We did expect customer relationship to be garnering highest number of responses. What we did not expect was the rapid rise in efficient process implementation with the size of business. We certainly did not expect the same sentiment to be represented across four different countries – US, Germany, Australia and India.

In 2014 we repeated the question to a completely different random sample of small businesses and we got similar responses across all countries.

The data clearly shows that for very small businesses, business success is dependent upon customer delight whereas for 50-99 employee size businesses, process efficiency and optimization also become important. The data consistency exhibits that irrespective of size or maturity of country, small businesses have similar mindsets in what defines their business success. With this foundation in place small businesses systematically build their business but the rate at which they are able to truly scale and achieve their value statements becomes dependent upon the absorption of IT. In fact, the role of IT has increased by an average of 38 percent between the two years of comparison. In today’s market, IT is generally delivered in the form of systems that improve sales process efficiency and visibility, collaboration, project management, analytics and social marketing systems that capitalize on connectedness within an economy that increasingly relies on person-to-person, cloud-enabled communications.

techaisle-small-business-value-statement-blog

 

There is tremendous future interest within SMBs in cloud-based marketing systems, sales systems, and solutions supporting business operations. Availability of cloud-based business solutions will drive tremendous growth in automation across seven functions:

1/ Marketing solutions
2/ Sales systems
3/ Customer service solutions
4/ IT Operations solutions
5/ Solutions supporting business operations
6/ Solutions supporting financial operations
7/ Solutions supporting HR/talent management

And when we further consider that each solution area can (and often does) incorporate multiple applications, and that some cloud applications are outside of these seven areas, we will see that both the scope and depth of cloud workloads will increase to support small business value-statements.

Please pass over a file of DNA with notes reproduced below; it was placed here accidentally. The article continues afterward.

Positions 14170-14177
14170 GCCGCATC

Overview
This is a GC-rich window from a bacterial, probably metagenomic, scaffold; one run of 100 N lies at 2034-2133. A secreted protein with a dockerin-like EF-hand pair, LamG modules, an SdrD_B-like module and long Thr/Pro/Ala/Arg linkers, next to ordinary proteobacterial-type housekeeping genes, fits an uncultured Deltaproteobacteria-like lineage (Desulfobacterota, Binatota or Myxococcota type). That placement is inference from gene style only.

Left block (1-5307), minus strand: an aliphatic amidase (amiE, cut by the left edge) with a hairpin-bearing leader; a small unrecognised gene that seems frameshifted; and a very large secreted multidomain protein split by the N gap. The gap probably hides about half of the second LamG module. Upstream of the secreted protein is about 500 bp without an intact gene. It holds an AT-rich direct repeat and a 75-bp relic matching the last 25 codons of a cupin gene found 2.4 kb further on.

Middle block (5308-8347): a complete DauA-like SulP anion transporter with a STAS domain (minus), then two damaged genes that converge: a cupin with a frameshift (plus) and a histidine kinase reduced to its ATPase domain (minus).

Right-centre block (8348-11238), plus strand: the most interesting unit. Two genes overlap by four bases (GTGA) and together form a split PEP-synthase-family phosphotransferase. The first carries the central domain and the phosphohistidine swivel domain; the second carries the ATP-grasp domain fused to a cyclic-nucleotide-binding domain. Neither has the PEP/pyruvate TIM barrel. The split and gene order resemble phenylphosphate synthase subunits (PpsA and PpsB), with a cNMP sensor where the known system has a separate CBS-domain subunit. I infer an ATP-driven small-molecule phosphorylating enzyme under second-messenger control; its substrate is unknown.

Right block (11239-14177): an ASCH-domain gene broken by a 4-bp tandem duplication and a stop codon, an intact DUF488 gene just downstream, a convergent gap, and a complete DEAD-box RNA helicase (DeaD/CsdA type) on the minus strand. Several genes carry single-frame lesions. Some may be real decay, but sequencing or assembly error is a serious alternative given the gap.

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80 Percent of SMBs say Cloud Computing helps Grow Their Business

Techaisle’s recently completed US SMB Cloud Computing Adoption Trend research shows that Cloud computing – which IT suppliers often position as a means of reducing cost – is viewed by 80 percent of US SMBs as a solution that contributes to business growth. This is a huge departure from previous years when reducing cost used to be the overarching objective. It implies that cloud vendors and resellers should expand their marketing dialogue beyond the cost and CAPEX vs. OPEX motivations for cloud adoption and focus on ways in which cloud-based solutions enable SMBs to expand their reach to new markets and customers. In fact, over 40 percent of SMBs state that business agility and new capabilities are driving SMB cloud adoption.

This new trend of SMBs adopting cloud for business growth creates a “perfect storm” of opportunity for cloud computing. It satisfies the demand for new technology-enabled business capabilities such as mobility, social media, business intelligence/analytics and collaboration by providing a platform for supporting these initiatives. At the same time, as IT continues to struggle with cost control, cloud provides a clear means of reigning in CAPEX and reducing management costs.

Techaisle’s survey data shows that while there is broad recognition of the importance of business agility as a cloud benefit, a “mid-SMB” niche exists – stretching from 50-250 employees – in which IT productivity is the overarching cloud objective.

The key reasons for using cloud and benefits realized vary by size of business as well as issues that are of critical concern to SMB organizations. For example, small businesses (1-99 employees) focus tightly on business benefits: increased business agility is the most compelling cloud benefit, followed by obtaining capabilities that would have been cost/time prohibitive, reducing business process-related costs, and improving business staff productivity. Mid-market businesses (100-999 employees) also appreciate these outcomes – but the highest-ranked benefit of cloud is IT related, with “make our IT staff more productive” cited as a compelling cloud benefit by nearly 60 percent of mid-market businesses.

Drilling down into the different sizes of businesses the 1-9 micro-business group also places a high value on using cloud to reduce process costs, which makes a great deal of sense, since these tasks are likely not automated in any fashion today. Respondents in the 250-499 employee size segments prioritize use of cloud to increase business user productivity, while the 500-999 employee segments is focused on cloud delivery benefits such as capabilities/agility and IT productivity. Analyzing the data by BDMs and ITDMs, the study finds that these groups have different perspectives on how cloud delivers value to their companies.

Marketers can use this data to establish broad themes for the US SMB market, and then tailor their appeals to specific sub-segments based on demonstrated needs and expectations. For more details or to learn about Techaisle’s SMB Cloud Computing Adoption Trends report please contact This email address is being protected from spambots. You need JavaScript enabled to view it.

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Techaisle survey data shows BYOD is a major force in the US SMB Market

techaisle-smb-byod-trend-end-point-device-adoption